Blu-ray is finally starting to make inroads with consumers, and the 28-day windows much of Hollywood is imposing on Redbox and Netflix are beginning to boost margins. Such was the consensus among major studio heads participating in a panel at Blu-con 2010 today.
With revenue from Blu-ray looking to reach the $2 billion mark this year, Fox Home Entertainment president Mike Dunn was bullish on the format’s chances:
“We’re finally going to see (Blu-ray) go into the minivan . . . It’s now a good value for mom and the whole family.”
Sony Pictures Worldwide Home Entertainment president David Bishop agreed with his colleague:
“We’re getting double- and triple-digit growth in Blu-ray catalog sales . . . I think we’re finally at a point where we’re going to see that market shift.”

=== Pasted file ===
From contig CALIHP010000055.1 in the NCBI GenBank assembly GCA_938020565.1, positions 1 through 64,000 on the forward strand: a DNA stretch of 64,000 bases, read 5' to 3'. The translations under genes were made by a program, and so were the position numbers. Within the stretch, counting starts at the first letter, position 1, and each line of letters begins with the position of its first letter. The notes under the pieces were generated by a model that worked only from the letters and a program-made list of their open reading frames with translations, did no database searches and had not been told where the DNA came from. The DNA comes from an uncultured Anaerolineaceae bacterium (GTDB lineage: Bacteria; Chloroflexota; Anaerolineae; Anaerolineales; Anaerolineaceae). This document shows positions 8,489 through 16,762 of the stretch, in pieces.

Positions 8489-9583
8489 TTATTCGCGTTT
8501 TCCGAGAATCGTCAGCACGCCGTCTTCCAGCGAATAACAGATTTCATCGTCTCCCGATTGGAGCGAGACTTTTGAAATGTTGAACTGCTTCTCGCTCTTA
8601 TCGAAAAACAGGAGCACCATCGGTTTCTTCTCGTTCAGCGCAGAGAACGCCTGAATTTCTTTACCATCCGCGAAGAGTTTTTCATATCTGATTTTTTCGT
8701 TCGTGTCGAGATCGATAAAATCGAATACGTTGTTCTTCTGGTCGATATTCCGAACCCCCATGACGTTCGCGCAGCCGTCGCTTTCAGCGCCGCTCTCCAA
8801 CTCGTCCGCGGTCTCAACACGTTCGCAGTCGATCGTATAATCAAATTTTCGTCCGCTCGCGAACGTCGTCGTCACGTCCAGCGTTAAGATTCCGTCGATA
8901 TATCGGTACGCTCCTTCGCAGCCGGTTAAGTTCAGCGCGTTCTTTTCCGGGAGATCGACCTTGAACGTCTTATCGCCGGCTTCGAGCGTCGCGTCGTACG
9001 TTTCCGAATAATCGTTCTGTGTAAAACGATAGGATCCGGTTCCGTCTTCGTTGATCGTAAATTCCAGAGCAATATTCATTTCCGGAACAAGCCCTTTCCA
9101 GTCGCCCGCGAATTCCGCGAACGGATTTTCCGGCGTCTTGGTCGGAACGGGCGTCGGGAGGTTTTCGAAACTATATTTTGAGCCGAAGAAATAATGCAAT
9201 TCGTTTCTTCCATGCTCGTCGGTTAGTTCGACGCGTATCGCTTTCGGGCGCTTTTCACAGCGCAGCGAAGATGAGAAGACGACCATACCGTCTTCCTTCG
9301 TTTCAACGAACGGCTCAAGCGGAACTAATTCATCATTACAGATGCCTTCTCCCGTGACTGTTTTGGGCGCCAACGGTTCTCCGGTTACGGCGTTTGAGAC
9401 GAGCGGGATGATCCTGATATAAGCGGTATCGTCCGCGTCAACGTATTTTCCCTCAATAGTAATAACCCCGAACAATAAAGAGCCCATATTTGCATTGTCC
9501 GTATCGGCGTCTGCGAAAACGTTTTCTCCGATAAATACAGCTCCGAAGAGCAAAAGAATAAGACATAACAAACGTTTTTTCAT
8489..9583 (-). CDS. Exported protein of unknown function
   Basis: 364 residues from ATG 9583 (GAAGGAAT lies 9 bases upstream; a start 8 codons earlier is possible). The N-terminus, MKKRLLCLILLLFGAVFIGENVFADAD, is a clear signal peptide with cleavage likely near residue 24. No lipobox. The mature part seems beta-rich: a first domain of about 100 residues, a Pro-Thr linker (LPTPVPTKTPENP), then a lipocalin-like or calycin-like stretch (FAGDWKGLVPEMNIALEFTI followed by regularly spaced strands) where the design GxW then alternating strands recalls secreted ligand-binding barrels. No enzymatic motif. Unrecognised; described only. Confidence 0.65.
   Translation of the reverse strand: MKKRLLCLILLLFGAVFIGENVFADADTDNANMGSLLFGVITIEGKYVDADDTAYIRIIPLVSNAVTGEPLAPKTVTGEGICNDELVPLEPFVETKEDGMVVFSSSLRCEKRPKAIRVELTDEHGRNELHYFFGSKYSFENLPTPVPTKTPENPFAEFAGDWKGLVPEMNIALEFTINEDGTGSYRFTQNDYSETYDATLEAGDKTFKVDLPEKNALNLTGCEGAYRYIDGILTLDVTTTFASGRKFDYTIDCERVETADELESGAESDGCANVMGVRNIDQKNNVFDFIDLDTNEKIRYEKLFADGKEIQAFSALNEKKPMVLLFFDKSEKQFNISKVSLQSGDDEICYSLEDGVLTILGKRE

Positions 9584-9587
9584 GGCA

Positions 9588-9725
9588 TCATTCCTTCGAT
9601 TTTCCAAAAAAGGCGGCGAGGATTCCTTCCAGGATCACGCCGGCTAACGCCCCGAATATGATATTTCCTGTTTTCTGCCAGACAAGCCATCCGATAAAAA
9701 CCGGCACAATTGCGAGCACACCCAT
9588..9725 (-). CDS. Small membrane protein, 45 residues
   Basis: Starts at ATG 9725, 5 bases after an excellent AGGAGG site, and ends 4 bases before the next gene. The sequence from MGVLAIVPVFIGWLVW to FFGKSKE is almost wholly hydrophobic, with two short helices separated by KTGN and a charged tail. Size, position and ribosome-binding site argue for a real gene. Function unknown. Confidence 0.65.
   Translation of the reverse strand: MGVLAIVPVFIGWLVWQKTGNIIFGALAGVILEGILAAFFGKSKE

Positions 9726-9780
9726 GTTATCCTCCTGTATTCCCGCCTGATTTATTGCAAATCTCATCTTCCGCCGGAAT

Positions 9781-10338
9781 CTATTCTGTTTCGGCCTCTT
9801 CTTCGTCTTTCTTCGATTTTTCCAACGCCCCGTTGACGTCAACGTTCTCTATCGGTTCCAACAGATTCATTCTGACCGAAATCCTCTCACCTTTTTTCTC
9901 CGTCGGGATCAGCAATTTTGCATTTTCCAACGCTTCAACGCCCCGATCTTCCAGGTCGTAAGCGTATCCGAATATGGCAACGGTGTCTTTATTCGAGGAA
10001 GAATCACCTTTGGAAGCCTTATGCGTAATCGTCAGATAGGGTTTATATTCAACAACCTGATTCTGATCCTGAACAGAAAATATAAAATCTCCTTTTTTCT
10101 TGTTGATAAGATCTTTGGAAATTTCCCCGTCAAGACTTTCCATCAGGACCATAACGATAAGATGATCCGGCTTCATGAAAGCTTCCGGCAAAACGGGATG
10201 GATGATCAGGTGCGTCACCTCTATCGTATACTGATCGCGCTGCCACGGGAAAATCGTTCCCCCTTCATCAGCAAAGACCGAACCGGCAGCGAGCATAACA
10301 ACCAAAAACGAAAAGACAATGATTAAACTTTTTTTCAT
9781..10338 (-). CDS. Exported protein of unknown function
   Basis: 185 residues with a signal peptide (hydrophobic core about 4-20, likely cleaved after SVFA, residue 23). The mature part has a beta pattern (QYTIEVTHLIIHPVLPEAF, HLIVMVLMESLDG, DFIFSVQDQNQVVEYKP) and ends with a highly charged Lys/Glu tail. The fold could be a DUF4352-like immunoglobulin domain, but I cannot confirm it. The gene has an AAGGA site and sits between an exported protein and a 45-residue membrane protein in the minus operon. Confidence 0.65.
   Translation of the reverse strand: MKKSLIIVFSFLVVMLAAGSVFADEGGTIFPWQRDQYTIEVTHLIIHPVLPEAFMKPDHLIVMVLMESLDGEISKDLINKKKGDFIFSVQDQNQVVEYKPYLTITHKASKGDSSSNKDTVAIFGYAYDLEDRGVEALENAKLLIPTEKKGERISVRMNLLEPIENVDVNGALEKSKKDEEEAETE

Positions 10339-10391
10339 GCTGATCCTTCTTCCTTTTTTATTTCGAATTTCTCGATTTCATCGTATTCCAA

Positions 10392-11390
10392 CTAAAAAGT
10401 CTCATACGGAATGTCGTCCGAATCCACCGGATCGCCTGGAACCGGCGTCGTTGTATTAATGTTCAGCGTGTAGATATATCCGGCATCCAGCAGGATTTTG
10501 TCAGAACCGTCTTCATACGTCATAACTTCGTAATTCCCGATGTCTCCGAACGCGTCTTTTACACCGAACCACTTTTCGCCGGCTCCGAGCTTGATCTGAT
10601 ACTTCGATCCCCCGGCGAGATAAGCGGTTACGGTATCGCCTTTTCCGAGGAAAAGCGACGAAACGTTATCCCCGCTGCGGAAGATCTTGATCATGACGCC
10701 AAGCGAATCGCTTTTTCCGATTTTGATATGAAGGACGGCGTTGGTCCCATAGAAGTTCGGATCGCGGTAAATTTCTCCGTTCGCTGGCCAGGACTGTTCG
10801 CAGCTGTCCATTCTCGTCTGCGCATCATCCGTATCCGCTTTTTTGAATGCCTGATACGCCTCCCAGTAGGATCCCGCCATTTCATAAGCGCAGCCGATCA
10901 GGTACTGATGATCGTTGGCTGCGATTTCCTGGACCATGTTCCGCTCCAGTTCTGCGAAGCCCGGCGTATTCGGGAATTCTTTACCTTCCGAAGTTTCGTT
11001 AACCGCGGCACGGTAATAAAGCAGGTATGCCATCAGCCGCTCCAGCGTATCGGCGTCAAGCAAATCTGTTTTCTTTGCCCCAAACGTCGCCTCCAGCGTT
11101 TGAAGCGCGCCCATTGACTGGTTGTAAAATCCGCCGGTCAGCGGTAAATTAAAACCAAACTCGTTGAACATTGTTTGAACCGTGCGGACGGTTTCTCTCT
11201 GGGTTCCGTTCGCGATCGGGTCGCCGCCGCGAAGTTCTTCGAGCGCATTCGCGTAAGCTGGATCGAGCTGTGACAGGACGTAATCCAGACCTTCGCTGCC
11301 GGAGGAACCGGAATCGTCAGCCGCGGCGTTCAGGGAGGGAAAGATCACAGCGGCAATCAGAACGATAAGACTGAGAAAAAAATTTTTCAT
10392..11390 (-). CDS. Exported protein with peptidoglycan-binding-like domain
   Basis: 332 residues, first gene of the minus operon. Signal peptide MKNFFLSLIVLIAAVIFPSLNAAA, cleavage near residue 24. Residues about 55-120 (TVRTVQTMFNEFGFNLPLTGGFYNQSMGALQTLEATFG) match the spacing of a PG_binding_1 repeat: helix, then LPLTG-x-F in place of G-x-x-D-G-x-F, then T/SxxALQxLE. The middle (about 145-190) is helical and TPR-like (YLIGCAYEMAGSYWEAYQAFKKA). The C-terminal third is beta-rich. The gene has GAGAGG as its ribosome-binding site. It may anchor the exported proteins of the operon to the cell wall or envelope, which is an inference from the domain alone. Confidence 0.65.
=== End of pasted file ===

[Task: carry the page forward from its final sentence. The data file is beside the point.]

28-day Delay Windows on New Releases
Universal Studios Home Entertainment president Craig Kornblau believes that consumers are going to accept delayed release windows and conform to Hollywood’s objectives:
“Over time, more and more people are going to understand that there’s a window, and if they want to see (a movie) on the day it comes out (on DVD and Blu-ray), they’re going to have to buy it,”
Warner Home Video president Ron Sanders agreed, adding an ominous reference to the fact that the month-long window could be extended even further at some point:
“To be honest, 28 days is a little shorter than what we really need, but there will be a chance for this to get looked at again later.”
Your turn to comment, Insiders. Will Hollywood see its investment and hope in the Blu-ray format justified this holiday season and afterwards? How about Sanders’ comments about 28-day windows needing to be lengthened? Are you willing to buy movies upon their release instead of waiting a month (or longer) to rent them?
(via The Wrap)